J&J Hid Talc Baby Powder Cancer Risks

An Article by Law360, Los Angeles (October 4, 2016, 6:59 PM EDT) — A woman who developed ovarian cancer after using Johnson & Johnson talc-based baby powder on her genitals urged a Missouri jury Tuesday to find J&J liable for her ailment, saying the company has known for years about the product’s cancer link but would not warn consumers.

During opening arguments in St. Louis, Deborah Giannecchini’s attorney R. Allen Smith Jr. of The Smith Law Firm said that J&J’s internal documents showed that the company had written out “a question and answer” to prepare for questions from plaintiffs attorneys, and that another document suggested the company would be compared to the cigarette industry if it did not warn customers. Smith said J&J had been urged since at least 1982 to use warning labels.

But it has not, leading to his client Giannecchini’s Stage 4 ovarian cancer and complications from her treatment and a greatly reduced life expectancy, Smith told jurors.

“She has literally had her spleen removed, part of her stomach removed, part of her colon removed, all of her ovaries, uterus. She has literally had basically the lower half of her body removed,” Smith said. “She said if there would have been a warning on the bottle to not use this on the genital area, she would not have done it and we might not be here.”

J&J’s attorney David E. Dukes of Nelson Mullins Riley & Scarborough LLP, meanwhile, argued that there is no solid link between talc and ovarian cancer.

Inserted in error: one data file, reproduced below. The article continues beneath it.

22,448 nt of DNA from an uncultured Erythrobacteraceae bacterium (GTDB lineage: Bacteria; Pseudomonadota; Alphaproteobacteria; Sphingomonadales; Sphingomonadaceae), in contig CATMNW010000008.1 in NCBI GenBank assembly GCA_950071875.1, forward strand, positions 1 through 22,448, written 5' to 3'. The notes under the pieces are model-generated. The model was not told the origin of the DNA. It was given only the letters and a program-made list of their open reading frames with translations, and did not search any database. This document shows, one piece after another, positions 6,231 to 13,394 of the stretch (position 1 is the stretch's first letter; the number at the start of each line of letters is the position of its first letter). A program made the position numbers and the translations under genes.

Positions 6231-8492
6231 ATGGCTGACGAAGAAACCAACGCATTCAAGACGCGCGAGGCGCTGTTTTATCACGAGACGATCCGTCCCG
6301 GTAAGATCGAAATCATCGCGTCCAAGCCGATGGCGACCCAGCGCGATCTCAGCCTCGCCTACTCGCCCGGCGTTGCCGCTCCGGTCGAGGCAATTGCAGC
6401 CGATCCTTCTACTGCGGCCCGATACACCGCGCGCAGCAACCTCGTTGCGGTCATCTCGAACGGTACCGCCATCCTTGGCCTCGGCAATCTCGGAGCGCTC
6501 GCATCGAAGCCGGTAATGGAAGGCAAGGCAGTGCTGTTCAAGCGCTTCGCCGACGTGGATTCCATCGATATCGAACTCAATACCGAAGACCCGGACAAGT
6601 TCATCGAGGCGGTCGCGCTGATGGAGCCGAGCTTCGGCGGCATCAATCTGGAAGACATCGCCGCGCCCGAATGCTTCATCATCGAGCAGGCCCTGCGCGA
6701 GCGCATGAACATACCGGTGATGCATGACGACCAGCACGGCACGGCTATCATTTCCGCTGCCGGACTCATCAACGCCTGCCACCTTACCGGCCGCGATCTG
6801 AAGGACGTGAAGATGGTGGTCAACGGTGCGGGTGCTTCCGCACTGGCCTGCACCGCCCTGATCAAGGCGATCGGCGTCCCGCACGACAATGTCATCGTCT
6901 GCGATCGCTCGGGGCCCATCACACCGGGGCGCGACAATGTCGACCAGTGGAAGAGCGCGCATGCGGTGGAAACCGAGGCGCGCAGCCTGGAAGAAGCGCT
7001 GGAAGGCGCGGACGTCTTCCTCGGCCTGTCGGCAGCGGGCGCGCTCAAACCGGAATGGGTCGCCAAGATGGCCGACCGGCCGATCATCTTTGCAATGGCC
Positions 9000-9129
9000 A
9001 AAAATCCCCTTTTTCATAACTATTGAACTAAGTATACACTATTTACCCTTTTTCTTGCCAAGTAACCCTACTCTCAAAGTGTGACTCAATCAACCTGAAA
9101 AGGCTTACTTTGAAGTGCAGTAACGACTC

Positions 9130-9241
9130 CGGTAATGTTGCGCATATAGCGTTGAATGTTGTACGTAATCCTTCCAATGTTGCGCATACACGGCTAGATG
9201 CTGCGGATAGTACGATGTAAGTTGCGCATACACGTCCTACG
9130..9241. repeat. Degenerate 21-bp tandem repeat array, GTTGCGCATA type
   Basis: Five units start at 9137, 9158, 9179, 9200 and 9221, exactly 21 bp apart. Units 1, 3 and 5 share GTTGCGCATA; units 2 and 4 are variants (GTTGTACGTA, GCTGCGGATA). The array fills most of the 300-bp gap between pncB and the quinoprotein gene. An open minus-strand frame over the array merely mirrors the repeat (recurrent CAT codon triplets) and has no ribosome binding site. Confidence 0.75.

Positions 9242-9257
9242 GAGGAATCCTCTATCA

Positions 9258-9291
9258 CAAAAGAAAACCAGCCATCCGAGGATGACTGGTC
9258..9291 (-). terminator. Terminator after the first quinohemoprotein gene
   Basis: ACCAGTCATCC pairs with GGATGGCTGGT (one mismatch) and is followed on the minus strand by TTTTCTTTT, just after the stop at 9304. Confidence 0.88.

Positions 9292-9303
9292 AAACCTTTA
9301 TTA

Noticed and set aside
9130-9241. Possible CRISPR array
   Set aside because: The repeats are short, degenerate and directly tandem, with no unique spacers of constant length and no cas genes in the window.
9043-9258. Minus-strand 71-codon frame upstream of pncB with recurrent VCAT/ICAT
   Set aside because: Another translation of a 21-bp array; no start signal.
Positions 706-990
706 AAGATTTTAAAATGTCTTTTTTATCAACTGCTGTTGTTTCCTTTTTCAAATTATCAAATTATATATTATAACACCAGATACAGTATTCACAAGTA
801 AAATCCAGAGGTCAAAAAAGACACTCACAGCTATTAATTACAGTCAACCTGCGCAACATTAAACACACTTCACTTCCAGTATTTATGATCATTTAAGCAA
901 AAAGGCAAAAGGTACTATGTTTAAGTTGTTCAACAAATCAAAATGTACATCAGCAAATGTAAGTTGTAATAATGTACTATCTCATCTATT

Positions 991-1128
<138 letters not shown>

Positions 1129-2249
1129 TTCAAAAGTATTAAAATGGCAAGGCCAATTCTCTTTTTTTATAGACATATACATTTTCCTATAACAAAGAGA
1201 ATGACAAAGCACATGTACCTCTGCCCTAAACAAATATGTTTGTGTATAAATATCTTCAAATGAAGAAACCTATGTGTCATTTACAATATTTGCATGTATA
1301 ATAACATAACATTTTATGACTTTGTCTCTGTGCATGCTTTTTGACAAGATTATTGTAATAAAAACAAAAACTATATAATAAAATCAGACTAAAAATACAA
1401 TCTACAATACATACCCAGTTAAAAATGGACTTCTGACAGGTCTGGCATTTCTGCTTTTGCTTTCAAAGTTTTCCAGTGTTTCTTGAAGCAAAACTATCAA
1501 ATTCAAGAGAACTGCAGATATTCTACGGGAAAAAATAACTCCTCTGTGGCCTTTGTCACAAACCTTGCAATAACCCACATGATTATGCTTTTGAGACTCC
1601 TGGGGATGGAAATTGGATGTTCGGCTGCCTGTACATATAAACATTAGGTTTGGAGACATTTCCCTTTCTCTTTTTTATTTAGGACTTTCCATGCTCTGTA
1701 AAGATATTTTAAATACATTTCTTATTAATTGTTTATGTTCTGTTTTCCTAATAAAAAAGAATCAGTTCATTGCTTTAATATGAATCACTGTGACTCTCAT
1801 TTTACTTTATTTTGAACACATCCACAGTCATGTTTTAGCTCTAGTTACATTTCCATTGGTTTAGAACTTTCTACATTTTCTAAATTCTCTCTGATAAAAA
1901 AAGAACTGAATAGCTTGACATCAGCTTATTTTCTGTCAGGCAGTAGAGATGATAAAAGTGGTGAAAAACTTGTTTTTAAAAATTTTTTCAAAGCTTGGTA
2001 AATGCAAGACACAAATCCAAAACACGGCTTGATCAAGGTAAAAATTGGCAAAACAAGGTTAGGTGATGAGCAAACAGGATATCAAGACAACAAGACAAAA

He said that the U.S. Food and Drug Administration and the Centers for Disease Control and Prevention were among trusted medical institutions that looked for a potential link but found none.

“No one knows what causes ovarian cancer,” Dukes said.

Talc company Imerys Talc America Inc., also a defendant, seconded J&J’s contention that the mineral is not linked to cancer. Imerys’ attorney Nancy Erfle of Gordon Rees Scully Mansukhani LLP added that her client does not market the baby powder product but merely provides the raw materials used to make it.

Giannecchini’s trial follows massive losses by J&J in two similar cases this year.

In February, a Missouri jury awarded $72 million to the estate of Jacqueline Fox, who died of ovarian cancer after using the body powder for decades. It was reportedly the first time the company has been ordered to pay damages over the link between cancer and the talc used in its products.

The Fox verdict included $10 million in compensatory damages and $62 million in punitive damages.

In another case in May, a Missouri jury slammed the company with a $55 million verdict in a suit brought by Gloria Ristesund.

For more coverage of Giannecchini’s trial, visit Courtroom View Network.

Arguing for Giannecchini is R. Allen Smith Jr. of The Smith Law Firm.

Arguing for Johnson & Johnson is David E. Dukes of Nelson Mullins Riley & Scarborough LLP. Arguing for Imerys is Nancy Erfle of Gordon Rees Scully Mansukhani LLP.

The case is Giannecchini v. Johnson & Johnson et al., case number 1422-CC09012-01, in the 22nd Judicial Circuit Court of the State of Missouri.